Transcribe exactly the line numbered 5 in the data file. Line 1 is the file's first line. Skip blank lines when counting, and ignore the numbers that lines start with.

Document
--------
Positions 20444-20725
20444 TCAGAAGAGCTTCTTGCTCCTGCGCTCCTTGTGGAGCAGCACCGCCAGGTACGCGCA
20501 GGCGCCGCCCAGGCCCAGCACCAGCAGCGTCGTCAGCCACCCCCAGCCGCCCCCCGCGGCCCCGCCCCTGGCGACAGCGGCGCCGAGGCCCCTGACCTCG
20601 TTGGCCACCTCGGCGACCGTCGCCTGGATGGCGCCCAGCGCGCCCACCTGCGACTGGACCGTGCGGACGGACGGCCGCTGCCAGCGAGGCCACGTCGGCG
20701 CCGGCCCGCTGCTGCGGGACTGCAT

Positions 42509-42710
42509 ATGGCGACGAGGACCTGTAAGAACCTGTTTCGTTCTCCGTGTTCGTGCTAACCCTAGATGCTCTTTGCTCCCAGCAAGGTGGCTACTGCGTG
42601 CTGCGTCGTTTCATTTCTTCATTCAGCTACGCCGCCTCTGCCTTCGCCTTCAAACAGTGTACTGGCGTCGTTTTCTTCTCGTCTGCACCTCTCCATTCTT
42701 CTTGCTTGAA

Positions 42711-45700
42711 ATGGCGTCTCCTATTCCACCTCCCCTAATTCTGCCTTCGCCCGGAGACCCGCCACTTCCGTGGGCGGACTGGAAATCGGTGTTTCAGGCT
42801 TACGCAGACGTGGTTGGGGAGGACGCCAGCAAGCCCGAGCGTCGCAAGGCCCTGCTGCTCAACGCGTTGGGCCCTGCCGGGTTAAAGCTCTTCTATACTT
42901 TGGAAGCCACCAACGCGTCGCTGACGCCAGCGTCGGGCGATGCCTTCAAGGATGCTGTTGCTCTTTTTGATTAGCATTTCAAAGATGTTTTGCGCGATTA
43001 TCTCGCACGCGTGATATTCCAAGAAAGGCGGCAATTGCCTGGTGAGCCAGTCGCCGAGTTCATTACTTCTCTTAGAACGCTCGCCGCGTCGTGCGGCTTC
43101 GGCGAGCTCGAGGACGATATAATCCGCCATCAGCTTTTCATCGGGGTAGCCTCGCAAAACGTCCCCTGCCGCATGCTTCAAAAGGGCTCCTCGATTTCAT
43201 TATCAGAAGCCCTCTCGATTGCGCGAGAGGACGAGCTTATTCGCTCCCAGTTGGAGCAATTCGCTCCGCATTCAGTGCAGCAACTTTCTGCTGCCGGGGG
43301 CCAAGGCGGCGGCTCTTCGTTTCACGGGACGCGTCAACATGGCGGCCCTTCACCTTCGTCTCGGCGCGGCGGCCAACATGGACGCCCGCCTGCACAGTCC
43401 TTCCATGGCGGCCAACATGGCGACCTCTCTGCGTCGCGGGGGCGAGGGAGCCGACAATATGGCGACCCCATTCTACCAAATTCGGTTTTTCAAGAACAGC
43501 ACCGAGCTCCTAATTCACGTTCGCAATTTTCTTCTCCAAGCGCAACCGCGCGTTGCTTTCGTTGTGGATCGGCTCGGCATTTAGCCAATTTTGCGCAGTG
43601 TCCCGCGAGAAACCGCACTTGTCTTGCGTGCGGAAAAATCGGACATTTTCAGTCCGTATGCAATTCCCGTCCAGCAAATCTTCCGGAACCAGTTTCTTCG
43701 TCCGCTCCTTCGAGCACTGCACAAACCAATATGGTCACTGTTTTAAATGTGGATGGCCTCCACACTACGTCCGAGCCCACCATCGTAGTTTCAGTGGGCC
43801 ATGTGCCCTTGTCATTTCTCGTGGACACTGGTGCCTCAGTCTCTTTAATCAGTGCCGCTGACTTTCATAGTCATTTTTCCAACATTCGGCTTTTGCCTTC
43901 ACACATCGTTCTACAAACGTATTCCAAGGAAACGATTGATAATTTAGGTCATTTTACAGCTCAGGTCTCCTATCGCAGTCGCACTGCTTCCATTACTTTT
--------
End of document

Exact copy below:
20701 CCGGCCCGCTGCTGCGGGACTGCAT